Sunday, January 16, 2011

Wandering Son - Hourou Musuko

Wandering Son is a new anime series that debuted January 13, 2011. The main character of the series is Shuichi Nitori, a boy beginning his first day of middle school. Shuichi has a number of close friends and is well-liked by his classmates. Shuichi, though, has a secret that is not known except to a small group of friends - Shuichi feels that he should be a girl.

Transgender themes and stories are not unfamiliar territory for anime. What is impressive about Wandering Son in terms of anime, or any other media for that matter, is the sensitivity and honesty with which the series handles its transgender subject matter. Absent are the usual external motivations for crossdressing or the fantastical elements that make the transgender elements seem to be just part of a larger-than-life narrative. Shuichi wants to be a girl because that is part of who he is. While Wandering Son is supportive of the transgender identity of its characters, the series is also seeking to realistically present the continuing struggles of transgender people to live in this binary-gendered world. Shuichi has come out to a group of supportive friends, but his sister yells at him and calls him "sick" after discovering him wearing her clothes.

Shuichi is not the only transgender character in the series. His female friend, Yoshino Takatsuki, wants to be a boy, though Shuichi is the focus of the first episode. The two young characters are still trying to figure out who they are and their place in society. Yoshino, for example, is envious of another girl in her class who comes to school wearing a boy's uniform just because she feels like it. After running into a sobbing Shuichi, Yoshino starts to give him the boy's uniform a friend gave her but then stops and says "this isn't what you need right now."

Reaction to the first episode has been mostly positive, though I will take a little issue with Gia Manry's characterization of Shuichi's transgender identity as a "hobby" in her review of the first episode on Anime News Network. While it remains to be seen how the series will develop over its entire 11 episode run, it seems pretty clear that Shuichi's desire to be a girl is more than just a hobby.

Wandering Son is currently steaming in the US on Crunchyroll - the first episode is available now for subscribers and will be available on Thursday, January 20 for non-subscribers. The first volume of the manga will also be coming out sometime this year from Fantagraphics Books.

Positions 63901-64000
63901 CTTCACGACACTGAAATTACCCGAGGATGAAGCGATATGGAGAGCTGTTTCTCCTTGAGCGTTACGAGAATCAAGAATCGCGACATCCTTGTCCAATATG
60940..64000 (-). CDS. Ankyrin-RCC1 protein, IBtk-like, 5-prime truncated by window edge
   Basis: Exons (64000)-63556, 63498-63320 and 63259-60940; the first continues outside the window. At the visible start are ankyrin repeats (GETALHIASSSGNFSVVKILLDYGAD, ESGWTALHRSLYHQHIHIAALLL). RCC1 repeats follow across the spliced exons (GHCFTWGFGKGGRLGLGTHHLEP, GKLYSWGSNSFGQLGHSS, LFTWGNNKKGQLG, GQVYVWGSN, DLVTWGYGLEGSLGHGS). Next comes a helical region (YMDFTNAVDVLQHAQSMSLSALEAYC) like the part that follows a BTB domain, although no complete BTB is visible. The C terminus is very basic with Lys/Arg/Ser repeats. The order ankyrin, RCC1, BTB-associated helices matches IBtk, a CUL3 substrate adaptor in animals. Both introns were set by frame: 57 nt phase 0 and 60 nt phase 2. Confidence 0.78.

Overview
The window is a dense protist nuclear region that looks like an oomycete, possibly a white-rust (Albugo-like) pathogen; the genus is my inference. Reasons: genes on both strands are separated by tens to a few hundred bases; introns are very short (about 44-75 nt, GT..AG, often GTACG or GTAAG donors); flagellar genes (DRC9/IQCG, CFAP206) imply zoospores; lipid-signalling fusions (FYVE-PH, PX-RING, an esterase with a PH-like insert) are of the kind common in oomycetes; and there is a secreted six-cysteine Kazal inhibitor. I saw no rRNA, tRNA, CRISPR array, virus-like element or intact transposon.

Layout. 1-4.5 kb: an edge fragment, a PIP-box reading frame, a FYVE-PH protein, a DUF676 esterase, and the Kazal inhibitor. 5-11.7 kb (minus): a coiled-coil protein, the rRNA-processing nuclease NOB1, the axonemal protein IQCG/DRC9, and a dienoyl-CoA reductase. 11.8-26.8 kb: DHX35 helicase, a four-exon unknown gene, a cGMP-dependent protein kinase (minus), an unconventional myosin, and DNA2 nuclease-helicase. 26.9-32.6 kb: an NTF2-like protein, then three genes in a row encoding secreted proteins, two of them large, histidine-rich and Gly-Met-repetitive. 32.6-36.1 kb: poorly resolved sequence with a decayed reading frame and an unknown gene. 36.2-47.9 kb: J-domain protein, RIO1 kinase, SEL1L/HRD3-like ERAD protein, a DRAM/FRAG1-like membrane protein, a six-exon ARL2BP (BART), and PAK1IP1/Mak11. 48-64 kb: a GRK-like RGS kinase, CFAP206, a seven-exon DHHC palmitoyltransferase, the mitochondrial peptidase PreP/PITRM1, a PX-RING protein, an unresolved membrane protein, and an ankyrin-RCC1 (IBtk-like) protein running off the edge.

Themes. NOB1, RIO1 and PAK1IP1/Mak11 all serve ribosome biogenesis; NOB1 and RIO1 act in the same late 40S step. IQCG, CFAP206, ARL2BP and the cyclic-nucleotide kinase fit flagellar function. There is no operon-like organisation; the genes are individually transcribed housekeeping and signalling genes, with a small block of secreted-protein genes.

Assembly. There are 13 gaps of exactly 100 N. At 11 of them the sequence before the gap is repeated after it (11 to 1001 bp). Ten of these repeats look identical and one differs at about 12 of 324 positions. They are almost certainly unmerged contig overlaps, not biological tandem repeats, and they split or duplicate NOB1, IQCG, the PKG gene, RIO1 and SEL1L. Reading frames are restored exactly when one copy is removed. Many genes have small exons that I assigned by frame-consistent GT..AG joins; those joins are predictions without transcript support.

Wandering Son follows last season's Princess Jellyfish - a series featuring a crossdresser that is available on Funimation Video. Check out either series if you want to see some of the most positive and supportive examples of transgender representation airing in Japan or anywhere!


  1. I really love the series and have been following the manga for awhile now. I really hope that the manganka will allow for her and Taka to transition while they are young, it would be a good new take reflecting the ways trans youth have been more and more accepted.

  2. Sort of dealing with similar issues, but in a completely different medium - Lucy, have you ever looked at the webcomic series MISFILE? It's not *exactly* about being transgender in the real-world sense, but I think it's a good way of helping cisgender people imagine what it would be like to experience gender dysphoria - I think it gave me a better understanding, anyway.

    The basic premise is that the main character is a boy who wakes up one morning to find that he's in a girl's body, and as far as anyone around can tell, he always has been. Unlike most male-to-female gender-swapped characters in such media, he doesn't think being a girl is suddenly awesome, and he spends most of the series trying to get back in his old body. The thing I think is interesting about it is that I think most guys, especially "nerd" guys, have fantasized about being girls at one point or another, and I worry that that can lead us to not really treating transgender people with the respect y'all deserve - because we think that our gender-swap fantasies are not that different from real gender dysphoria. But by reading MISFILE, I started to get an idea of what it would be like to be body-swapped against one's will, which is basically what I understand real transgender people have to deal with.

    I hope I phrased all of this appropriately, and without being offensive...

  3. I have read MISFILE but not in a long while. That's an interesting take on the genre of gender-bending and body-swap show; I had never really thought of them as a way for cisgender people to better understand the experiences of transgender people.